This article is about a computer network protocol. For topics with similar names, see Isis (disambiguation).
Intermediate System to Intermediate System (IS-IS, also written ISIS) is a routing protocol designed to move information efficiently within a computer network, a group of physically connected computers or similar devices. It accomplishes this by determining the best route for data through a packet-switched network.
The IS-IS protocol is defined in ISO/IEC 10589:2002 as an international standard within the Open Systems Interconnection (OSI) reference design. The Internet Engineering Task Force (IETF) republished IS-IS in RFC 1142, but that RFC was later marked as "historic" by RFC 7142 because it republished a draft rather than a final version of the ISO standard, causing confusion.
IS-IS is a link-state routing protocol, operating by reliably flooding link state information throughout a network of routers. Each IS-IS router independently builds a database of the network's topology, aggregating the flooded network information. Like the OSPF protocol, IS-IS uses Dijkstra's algorithm for computing the best path through the network. Packets (datagrams) are then forwarded, based on the computed ideal path, through the network to the destination.
The IS-IS protocol was developed by Digital Equipment Corporation as part of DECnet Phase V. It was standardized by the ISO in 1992 as ISO 10589 for communication between network devices that are termed Intermediate Systems (as opposed to end systems or hosts) by the ISO. The purpose of IS-IS was to make possible the routing of datagrams using the ISO-developed OSI protocol stack called CLNS.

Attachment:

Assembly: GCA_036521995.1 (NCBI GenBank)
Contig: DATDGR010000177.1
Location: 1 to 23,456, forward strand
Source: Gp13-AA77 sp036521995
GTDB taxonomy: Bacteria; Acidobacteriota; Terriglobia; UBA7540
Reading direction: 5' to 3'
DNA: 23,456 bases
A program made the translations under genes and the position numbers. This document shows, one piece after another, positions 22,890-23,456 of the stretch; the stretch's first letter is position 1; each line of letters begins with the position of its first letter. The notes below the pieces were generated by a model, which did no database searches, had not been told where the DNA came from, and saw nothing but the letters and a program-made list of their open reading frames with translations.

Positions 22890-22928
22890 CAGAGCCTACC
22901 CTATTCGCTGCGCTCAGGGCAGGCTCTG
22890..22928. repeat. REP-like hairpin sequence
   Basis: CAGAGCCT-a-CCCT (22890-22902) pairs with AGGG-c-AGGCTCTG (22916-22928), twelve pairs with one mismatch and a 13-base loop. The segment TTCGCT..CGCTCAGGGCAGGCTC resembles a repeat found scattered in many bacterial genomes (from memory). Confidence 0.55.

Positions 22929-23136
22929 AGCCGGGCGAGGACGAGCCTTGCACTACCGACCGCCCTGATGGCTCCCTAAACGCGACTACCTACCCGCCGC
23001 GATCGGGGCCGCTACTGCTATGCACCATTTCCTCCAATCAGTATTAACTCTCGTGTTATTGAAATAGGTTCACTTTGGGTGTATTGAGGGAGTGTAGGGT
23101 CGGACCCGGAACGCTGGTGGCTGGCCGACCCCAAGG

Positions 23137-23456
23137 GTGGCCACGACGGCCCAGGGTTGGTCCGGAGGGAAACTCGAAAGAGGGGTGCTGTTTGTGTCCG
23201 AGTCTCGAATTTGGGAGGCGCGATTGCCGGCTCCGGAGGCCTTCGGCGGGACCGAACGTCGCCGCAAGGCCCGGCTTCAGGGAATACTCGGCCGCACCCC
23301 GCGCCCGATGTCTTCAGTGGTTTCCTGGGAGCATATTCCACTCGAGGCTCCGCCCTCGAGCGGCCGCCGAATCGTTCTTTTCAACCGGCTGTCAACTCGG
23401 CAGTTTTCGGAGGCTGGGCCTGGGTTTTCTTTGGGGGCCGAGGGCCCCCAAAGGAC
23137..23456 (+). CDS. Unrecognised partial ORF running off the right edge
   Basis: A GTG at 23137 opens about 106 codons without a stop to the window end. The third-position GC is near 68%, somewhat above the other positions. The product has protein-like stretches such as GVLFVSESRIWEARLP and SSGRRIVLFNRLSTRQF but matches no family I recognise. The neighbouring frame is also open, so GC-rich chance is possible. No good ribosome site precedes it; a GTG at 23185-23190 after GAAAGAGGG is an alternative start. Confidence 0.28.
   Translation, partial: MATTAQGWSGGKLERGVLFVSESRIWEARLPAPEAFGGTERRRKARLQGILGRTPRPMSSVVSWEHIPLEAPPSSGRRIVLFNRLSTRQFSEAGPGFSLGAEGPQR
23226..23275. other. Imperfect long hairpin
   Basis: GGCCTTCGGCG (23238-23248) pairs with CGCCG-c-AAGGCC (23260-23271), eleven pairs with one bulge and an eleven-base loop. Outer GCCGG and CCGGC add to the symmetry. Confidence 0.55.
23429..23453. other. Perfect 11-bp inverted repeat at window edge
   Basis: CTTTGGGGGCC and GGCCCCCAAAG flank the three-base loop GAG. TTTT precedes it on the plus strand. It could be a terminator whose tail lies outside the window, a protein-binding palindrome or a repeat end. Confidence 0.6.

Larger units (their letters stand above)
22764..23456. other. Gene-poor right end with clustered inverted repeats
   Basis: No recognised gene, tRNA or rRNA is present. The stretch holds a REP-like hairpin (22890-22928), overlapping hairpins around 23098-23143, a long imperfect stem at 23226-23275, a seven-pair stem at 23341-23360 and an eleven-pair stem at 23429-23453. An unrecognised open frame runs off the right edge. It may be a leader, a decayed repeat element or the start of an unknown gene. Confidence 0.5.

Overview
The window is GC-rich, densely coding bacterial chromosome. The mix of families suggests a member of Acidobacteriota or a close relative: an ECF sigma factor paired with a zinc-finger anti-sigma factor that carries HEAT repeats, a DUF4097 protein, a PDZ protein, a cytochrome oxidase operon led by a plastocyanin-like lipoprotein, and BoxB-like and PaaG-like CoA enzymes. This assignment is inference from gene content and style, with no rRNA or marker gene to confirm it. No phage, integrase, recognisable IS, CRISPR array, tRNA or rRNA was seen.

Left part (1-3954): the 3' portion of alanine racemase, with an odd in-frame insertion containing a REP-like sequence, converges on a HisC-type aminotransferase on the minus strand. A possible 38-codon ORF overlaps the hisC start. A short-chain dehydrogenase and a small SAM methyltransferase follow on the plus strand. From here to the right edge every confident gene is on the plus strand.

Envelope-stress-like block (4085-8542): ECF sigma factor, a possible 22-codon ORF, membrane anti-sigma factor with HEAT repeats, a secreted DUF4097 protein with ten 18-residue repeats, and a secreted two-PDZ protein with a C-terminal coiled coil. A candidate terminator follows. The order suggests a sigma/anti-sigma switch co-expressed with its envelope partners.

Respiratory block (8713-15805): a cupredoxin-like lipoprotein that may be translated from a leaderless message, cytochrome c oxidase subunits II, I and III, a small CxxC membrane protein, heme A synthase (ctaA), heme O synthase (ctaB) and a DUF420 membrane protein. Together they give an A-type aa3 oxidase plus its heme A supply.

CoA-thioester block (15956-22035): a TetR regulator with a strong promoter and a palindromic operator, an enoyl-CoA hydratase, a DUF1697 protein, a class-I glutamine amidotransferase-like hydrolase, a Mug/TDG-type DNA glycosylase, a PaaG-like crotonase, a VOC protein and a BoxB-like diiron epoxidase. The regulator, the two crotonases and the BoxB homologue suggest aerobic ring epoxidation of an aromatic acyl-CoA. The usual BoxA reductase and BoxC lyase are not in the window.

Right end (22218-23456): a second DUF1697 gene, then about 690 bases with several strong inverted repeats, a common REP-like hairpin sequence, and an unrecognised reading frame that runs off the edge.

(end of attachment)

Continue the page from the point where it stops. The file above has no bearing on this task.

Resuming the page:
IS-IS was developed at roughly the same time that the Internet Engineering Task Force IETF was developing a similar protocol called OSPF. IS-IS was later extended to support routing of datagrams in the Internet Protocol (IP), the Network Layer protocol of the global Internet. This version of the IS-IS routing protocol was then called Integrated IS-IS (RFC 1195)
IS-IS adjacency can be either broadcast or point-to-point.
Hello Packet: The IS-IS hello packets needs to be exchanged periodically between 2 routers to establish adjacency. Based on the negotiation, one of them will be selected as DIS (Designated IS). This hello packet will be sent separately for Level-1 or Level-2.
LSP: This contains the actual route information. This LSP can contain many type-length-values (TLV's).
CSNP: This packet will be sent only by the DIS. By default for every 10 seconds, CSNP packet will be transmitted by DIS. This will contain the list of LSP ID's along with sequence number and checksum.
PSNP: If the router which receives CSNP packet finds some discrepancy in its own database, it will send an PSNP request asking the DIS to send specific LSP back to it.
Both IS-IS and Open Shortest Path First (OSPF) are link state protocols, and both use the same Dijkstra algorithm for computing the best path through the network. As a result, they are conceptually similar. Both support variable length subnet masks, can use multicast to discover neighboring routers using hello packets, and can support authentication of routing updates.
While OSPF was natively built to route IP and is itself a Layer 3 protocol that runs on top of IP, IS-IS is an OSI Layer 2 protocol. It is at the same layer as Connectionless Network Protocol (CLNP). The widespread adoption of IP may have contributed to OSPF's popularity. IS-IS does not use IP to carry routing information messages. OSPF version 2, on the other hand, was designed for IPv4. IS-IS is neutral regarding the type of network addresses for which it can route. This allowed IS-IS to be easily used to support IPv6. To operate with IPv6 networks, the OSPF protocol was rewritten in OSPF v3 (as specified in RFC 2740).